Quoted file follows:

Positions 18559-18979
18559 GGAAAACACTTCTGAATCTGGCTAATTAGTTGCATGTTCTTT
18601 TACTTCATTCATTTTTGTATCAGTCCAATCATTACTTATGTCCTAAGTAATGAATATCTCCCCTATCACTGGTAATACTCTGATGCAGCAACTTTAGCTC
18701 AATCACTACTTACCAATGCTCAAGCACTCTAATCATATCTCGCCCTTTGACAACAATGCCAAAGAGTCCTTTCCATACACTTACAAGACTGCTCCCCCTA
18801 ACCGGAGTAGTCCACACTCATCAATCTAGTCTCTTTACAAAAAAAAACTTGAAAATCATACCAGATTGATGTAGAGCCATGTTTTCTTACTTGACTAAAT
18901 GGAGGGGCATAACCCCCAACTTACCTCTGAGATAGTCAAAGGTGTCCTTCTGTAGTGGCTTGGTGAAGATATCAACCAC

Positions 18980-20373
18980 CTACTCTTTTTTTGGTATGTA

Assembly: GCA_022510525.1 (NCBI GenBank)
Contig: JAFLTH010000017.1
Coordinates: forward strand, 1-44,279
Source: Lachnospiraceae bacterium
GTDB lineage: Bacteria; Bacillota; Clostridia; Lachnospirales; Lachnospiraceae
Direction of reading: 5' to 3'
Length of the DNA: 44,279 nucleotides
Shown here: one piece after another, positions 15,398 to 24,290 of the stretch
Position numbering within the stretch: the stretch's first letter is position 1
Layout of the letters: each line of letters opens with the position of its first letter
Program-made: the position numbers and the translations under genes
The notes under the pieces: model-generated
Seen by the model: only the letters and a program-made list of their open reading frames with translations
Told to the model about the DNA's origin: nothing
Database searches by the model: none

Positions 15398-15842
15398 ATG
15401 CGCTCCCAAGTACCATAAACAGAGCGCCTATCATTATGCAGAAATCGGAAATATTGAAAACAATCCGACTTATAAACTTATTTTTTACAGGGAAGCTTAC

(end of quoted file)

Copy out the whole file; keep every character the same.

Positions 18559-18979
18559 GGAAAACACTTCTGAATCTGGCTAATTAGTTGCATGTTCTTT
18601 TACTTCATTCATTTTTGTATCAGTCCAATCATTACTTATGTCCTAAGTAATGAATATCTCCCCTATCACTGGTAATACTCTGATGCAGCAACTTTAGCTC
18701 AATCACTACTTACCAATGCTCAAGCACTCTAATCATATCTCGCCCTTTGACAACAATGCCAAAGAGTCCTTTCCATACACTTACAAGACTGCTCCCCCTA
18801 ACCGGAGTAGTCCACACTCATCAATCTAGTCTCTTTACAAAAAAAAACTTGAAAATCATACCAGATTGATGTAGAGCCATGTTTTCTTACTTGACTAAAT
18901 GGAGGGGCATAACCCCCAACTTACCTCTGAGATAGTCAAAGGTGTCCTTCTGTAGTGGCTTGGTGAAGATATCAACCAC

Positions 18980-20373
18980 CTACTCTTTTTTTGGTATGTA

Assembly: GCA_022510525.1 (NCBI GenBank)
Contig: JAFLTH010000017.1
Coordinates: forward strand, 1-44,279
Source: Lachnospiraceae bacterium
GTDB lineage: Bacteria; Bacillota; Clostridia; Lachnospirales; Lachnospiraceae
Direction of reading: 5' to 3'
Length of the DNA: 44,279 nucleotides
Shown here: one piece after another, positions 15,398 to 24,290 of the stretch
Position numbering within the stretch: the stretch's first letter is position 1
Layout of the letters: each line of letters opens with the position of its first letter
Program-made: the position numbers and the translations under genes
The notes under the pieces: model-generated
Seen by the model: only the letters and a program-made list of their open reading frames with translations
Told to the model about the DNA's origin: nothing
Database searches by the model: none

Positions 15398-15842
15398 ATG
15401 CGCTCCCAAGTACCATAAACAGAGCGCCTATCATTATGCAGAAATCGGAAATATTGAAAACAATCCGACTTATAAACTTATTTTTTACAGGGAAGCTTAC